If you own a home in Phoenix that was built in the 1950s, you may have a carport instead of a garage attached to your house.
So that could be why one of the top 10 most popular DIY Q&A’s in our Rosie on the House radio show and Web site is: How do I convert my carport into a garage?
It may look so easy to do. Just slap up some walls all the way around the concrete slab of your carport and suddenly you have a garage. But it’s not that simple to do right and avoid future complications.
This job definitely requires a city or county building permit and maybe permission from your homeowners’ association. The planning department can even help with your design and give suggestions if you want to make this a do-it-yourself project. If you hire a licensed and insured contractor to do the job, we estimate it can cost $20,000-plus to create that single-car garage.
Here are seven basic suggestions for creating the perfect – and legal and safe – garage for your home, based on a garage conversion done recently for a Phoenix area homeowner.
1 – BUILD UP A MASONRY STEM WALL
You or a contractor must build up a masonry stem wall that is about six to eight inches high, along the perimeter of the concrete slab of the carport/garage. A concrete block system can be used to do this, but don’t skip this step. Otherwise, your new garage could turn into a lagoon the next time there’s a big rainstorm. If you use wood, instead of masonry, for the stem wall you can end up with mildew, dry rot and termites.
2 – FRAMING WITH THE STUDS
For a wood wall construction, a series of 2×4 plates, studs and a bearing post needs to be tightly installed on top of the stem wall to support the roof and walls. (Additional photos below.)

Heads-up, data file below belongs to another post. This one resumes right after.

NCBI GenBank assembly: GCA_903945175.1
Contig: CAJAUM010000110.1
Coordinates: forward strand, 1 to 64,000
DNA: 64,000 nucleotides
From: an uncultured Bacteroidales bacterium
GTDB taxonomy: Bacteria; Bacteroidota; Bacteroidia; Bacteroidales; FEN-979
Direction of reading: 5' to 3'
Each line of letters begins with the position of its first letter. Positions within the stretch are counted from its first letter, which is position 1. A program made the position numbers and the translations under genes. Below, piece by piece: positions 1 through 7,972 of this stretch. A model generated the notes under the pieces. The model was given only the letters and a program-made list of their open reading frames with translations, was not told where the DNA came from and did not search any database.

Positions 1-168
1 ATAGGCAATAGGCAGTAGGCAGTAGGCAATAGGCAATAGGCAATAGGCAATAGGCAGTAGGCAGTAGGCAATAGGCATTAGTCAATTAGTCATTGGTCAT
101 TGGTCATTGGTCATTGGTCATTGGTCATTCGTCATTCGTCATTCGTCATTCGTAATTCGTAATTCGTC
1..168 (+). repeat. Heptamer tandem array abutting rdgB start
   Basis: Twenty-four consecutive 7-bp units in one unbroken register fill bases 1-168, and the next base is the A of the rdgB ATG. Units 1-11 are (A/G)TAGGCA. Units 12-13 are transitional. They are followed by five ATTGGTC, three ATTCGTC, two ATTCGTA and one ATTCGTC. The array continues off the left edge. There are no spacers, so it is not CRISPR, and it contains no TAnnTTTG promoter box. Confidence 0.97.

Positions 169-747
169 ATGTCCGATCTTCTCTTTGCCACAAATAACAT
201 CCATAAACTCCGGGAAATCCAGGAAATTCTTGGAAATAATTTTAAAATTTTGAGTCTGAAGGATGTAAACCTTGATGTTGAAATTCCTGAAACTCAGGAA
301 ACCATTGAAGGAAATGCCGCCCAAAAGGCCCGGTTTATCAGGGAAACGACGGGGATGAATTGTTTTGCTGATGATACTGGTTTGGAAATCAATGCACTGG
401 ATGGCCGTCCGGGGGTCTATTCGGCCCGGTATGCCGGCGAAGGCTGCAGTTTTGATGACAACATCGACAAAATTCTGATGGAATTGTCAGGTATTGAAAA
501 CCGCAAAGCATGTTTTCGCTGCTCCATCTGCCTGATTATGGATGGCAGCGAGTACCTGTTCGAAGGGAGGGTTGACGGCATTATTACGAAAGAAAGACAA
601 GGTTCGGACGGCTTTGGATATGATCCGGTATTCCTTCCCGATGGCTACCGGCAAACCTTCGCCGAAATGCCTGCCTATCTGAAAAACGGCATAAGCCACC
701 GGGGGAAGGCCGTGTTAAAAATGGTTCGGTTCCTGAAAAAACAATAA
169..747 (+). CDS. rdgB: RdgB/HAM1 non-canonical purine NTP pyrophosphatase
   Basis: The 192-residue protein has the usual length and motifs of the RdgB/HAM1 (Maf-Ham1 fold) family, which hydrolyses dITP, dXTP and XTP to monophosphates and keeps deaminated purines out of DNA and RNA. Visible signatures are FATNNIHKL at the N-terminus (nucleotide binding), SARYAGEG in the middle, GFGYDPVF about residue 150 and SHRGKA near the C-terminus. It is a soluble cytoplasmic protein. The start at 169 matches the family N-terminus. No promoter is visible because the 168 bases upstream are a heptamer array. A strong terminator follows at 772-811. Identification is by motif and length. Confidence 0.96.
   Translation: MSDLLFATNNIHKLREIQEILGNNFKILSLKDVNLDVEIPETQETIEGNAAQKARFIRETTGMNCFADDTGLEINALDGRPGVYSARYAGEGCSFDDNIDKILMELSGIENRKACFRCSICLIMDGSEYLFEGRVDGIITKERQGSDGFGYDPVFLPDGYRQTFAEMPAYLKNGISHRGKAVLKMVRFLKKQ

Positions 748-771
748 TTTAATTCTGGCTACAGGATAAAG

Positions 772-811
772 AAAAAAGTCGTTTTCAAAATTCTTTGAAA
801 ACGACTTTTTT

3 – INSULATE BEFORE ENCLOSING
Using the studs as fastening points, drywall is installed on the inside of the garage and stucco or siding on the outside. You can insulate the space between the walls to keep out summer heat, but you are not required to do so because this garage is not going to be a livable space.
4 – ADD ELECTRICAL BEFORE DRYWALL SYSTEM
Any electrical wiring must be installed prior to the installation of the drywall system for electrical outlets and lighting connections. A garage door for the car is also needed along with an electric opening system if you want one. (Additional photos below.)
5 – FOLLOW ALL COMPLIANCE AND CODE REQUIREMENTS
You must comply with local building and fire safety regulations. If the garage shares a wall with a house or if there’s a living space above the garage you need a one-hour fire-rated wall or ceiling. You will need a fire-safe door installed in the garage to serve as the entry into the house. Any windows currently looking out into the carport have to be sealed.
You will need several building code inspections during the process. Inspections are very important to getting the full value of your conversion should you later sell your house. Unpermitted work can lead to even more inspections, fines, or even possibly tearing the entire structure down. Inspections by the city and/or county building department are part of the price of your permit.
6 – WHAT ABOUT THE ROOF?
Usually the carport roof can serve as the roof for the garage and hopefully it drains water properly or you may also need a gutter system.
7 – FINISHING TOUCHES INSIDE AND OUT
The upside of all the work and expense is that a properly built garage will offer new storage as well as another layer of security for your home. It will also make it easier to sell your home if you’re planning to move in the near future.
Before: The original carport on the garage.
After: The finished garage and repainted house.
Before: Inside the carport
During: The garage being built.
During: The 2x4s being attached to the stem wall
After: You can see the masonry base that was set in place for this project.
Photo and Project Credit: Rosie on the House Remodeling